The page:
How Jay Leno writes his monologues
EW follows the some-time host of ''The Tonight Show'' as he comes up with the opening laughs
As the electric gate guarding Jay Leno’s Southern California home swings open just after midnight, the caravan carrying what could be called Team Leno quickly pulls in and parks. There is serious business to be done and, besides, the ice cream is melting.
This is no time for rookies. Later that day — a Tuesday — Leno must stand alone in Studio One at NBC Burbank and deliver a seven-minute monologue to about 7 million Americans. The Tonight Show is the wrong place to bomb. Leno and three comedian pals must polish at least 25 one-liners before sunup.
Jay Leno, 39, has what he calls the best job in show business. He is the regular guest host filling in for Johnny Carson on the longest-running, most popular comedy showcase on TV. On Tuesdays, while Carson is home in Malibu playing tennis, Leno is under the gun in front of the mike. That’s why Mondays are so long.
We caught up with the comedian in early March and spent a couple of days observing, step by step, the making of a monologue — a monologue that will get a whole lot of laughs.
Scribbles and Bits
The monologue process begins as soon as Leno wakes up in the morning. ”I do it every day, all the time,” he says. ”I mean, it’s a 24-hour thing. If I think of something, I’ll make a note. And then when I go home I put them on the cards. It’s a lot like lifting weights. You’ve got to do it every day.”
All week, whether he’s traveling on a plane, waiting backstage at a club in Boise, Idaho, or tinkering with his two dozen motorcycles in one of his two garages, he is thinking monologue. By Monday evening, Leno has a stack of 60 or so three-by-five index cards, each carrying one joke. Some are surefire zingers. Others need jiggering. Very few are totally unfunny. At 6:30 p.m., Leno fires up the engine of one of his dozen cars (they’re a hobby) and drives the half-hour south to Hermosa Beach and the Comedy & Magic Club, testing ground for his monologue material. He likes the club because the makeup of the crowd closely reflects The Tonight Show‘s audience: Not too hip. Not too young. Squeaky clean.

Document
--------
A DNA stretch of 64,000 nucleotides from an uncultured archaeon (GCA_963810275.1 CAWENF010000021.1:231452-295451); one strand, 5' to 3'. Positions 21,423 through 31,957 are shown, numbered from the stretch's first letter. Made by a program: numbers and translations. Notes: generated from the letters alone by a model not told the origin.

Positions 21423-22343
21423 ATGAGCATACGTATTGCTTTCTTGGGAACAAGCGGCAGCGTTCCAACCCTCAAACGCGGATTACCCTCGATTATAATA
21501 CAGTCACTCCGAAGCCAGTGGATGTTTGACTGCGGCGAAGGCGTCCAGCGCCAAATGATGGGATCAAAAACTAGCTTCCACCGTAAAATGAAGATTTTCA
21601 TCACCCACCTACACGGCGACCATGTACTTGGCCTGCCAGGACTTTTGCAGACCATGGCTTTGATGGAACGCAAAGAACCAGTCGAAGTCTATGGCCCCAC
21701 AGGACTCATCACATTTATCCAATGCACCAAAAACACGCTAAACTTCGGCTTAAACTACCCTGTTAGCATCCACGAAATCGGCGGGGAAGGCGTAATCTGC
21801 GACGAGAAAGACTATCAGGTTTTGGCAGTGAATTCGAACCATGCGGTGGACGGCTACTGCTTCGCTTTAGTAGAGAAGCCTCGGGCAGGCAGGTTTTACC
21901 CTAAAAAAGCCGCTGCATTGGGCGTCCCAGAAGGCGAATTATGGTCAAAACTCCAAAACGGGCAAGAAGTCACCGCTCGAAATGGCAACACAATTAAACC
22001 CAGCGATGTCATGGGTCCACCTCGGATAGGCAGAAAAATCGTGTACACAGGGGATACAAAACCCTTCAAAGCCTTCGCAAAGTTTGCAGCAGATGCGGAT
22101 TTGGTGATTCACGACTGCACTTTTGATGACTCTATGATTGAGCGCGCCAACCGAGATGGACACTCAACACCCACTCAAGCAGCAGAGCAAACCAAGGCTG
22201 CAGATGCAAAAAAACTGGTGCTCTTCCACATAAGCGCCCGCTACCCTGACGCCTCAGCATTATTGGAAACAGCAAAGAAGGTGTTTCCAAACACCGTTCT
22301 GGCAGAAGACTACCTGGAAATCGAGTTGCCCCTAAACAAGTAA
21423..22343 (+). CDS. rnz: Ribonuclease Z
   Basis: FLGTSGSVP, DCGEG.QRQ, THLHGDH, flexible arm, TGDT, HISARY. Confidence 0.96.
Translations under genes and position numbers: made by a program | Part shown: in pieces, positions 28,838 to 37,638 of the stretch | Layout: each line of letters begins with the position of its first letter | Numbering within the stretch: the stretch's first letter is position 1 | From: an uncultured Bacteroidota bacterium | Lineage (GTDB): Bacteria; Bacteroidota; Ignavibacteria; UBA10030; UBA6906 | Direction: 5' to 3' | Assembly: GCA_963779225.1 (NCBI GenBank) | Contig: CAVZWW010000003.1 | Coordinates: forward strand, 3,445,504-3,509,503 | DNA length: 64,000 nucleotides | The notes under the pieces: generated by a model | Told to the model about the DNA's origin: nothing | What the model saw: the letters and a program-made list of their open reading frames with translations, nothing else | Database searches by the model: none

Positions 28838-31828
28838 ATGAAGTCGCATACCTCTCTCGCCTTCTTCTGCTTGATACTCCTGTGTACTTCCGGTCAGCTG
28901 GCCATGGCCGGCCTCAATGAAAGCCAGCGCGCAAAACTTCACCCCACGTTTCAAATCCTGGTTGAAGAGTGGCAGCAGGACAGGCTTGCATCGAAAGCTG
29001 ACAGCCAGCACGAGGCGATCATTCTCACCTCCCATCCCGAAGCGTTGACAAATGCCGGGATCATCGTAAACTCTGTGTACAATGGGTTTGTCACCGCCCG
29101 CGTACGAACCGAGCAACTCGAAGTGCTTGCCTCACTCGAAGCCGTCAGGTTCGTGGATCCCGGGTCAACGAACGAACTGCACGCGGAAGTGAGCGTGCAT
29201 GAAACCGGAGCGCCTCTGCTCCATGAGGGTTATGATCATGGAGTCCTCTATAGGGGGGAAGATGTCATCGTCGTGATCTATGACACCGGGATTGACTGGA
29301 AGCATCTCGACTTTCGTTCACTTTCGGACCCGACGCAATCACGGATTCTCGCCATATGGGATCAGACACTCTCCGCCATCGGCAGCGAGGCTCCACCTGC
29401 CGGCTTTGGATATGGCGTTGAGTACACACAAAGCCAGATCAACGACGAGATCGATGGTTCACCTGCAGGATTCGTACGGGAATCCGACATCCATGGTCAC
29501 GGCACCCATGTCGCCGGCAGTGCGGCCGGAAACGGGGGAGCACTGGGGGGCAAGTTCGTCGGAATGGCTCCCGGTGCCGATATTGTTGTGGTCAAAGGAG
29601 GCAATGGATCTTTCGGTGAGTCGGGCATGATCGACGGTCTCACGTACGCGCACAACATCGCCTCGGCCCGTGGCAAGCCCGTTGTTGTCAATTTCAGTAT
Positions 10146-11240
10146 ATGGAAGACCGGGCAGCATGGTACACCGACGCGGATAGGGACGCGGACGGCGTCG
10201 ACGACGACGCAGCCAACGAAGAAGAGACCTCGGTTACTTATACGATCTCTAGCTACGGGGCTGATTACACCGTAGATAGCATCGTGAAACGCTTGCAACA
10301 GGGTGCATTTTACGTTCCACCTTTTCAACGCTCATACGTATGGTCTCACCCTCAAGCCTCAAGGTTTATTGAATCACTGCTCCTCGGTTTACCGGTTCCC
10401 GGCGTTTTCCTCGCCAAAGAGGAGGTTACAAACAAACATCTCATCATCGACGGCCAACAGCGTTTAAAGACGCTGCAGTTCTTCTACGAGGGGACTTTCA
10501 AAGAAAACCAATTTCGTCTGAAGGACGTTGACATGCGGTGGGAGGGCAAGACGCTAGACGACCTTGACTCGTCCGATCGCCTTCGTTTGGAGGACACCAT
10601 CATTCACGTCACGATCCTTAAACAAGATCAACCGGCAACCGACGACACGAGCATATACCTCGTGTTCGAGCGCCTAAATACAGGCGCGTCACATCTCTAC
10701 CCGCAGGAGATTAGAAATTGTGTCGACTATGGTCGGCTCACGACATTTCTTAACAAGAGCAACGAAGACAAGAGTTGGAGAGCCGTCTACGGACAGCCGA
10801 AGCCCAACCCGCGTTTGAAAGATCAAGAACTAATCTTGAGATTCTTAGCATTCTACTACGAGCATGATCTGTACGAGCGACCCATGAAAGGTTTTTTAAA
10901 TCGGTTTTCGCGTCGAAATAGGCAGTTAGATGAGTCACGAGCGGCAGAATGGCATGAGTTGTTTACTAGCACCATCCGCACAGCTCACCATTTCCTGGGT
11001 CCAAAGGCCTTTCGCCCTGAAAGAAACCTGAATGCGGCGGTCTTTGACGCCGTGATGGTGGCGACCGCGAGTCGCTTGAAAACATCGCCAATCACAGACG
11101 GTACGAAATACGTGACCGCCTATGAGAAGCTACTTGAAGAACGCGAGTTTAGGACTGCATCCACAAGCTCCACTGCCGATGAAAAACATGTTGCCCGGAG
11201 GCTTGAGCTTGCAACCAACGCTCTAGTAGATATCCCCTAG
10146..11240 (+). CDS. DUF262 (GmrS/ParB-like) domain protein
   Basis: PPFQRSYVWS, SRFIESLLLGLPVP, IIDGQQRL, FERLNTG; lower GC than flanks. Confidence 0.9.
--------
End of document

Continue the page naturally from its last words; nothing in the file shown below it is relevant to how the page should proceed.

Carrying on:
Both the 7 and 10 o’clock shows are sellouts (the club holds 300), as they usually are on Mondays when Leno is appearing, and club owner Mike Lacey is beaming. At $15 a head and a minimum of two drinks per customer, there are lots of dollar signs out there. The waitresses scurry around fueling the crowd while Leno slips through the kitchen into the TV room in back, where idle comics wait for their turn under the lights. He snacks on some chips (no, not Doritos) and begins flipping through his index cards. He is completely relaxed.
”If I think about the Tonight Show monologue, the jokes are just 100 percent disposable,” Leno says. ”The jokes really have no meaning even the next week. You know, like the Trump thing is kind of funny for about another 10 days and after that you just forget about it. Like I’ve got a Greyhound joke that I’m going to try tonight: ‘You know, they’re not really striking for more money. They just want the right to stand up once in a while.”’
Leno returns to his stack of joke cards. They are divided into categories: Trump, Greyhound, Washington Mayor Marion Barry, and so on. He chucks out jokes right and left, and soon the discard pile is bigger than the pile of keepers. This is round one of The Cut.
”Here’s one,” he says. ”’What are you supposed to do in an earthquake? Stand in a door. That’s right — stand in a door. That’s great advice. You know what that means? That means that if there is an earthquake the only people that are gonna be left alive are gonna be hookers, transients, winos. Who else stands around in doorways?”’
The Tonight Show (TV Show)